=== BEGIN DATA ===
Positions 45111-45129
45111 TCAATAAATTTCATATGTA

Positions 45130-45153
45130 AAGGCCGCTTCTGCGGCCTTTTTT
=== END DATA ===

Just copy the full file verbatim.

Positions 45111-45129
45111 TCAATAAATTTCATATGTA

Positions 45130-45153
45130 AAGGCCGCTTCTGCGGCCTTTTTT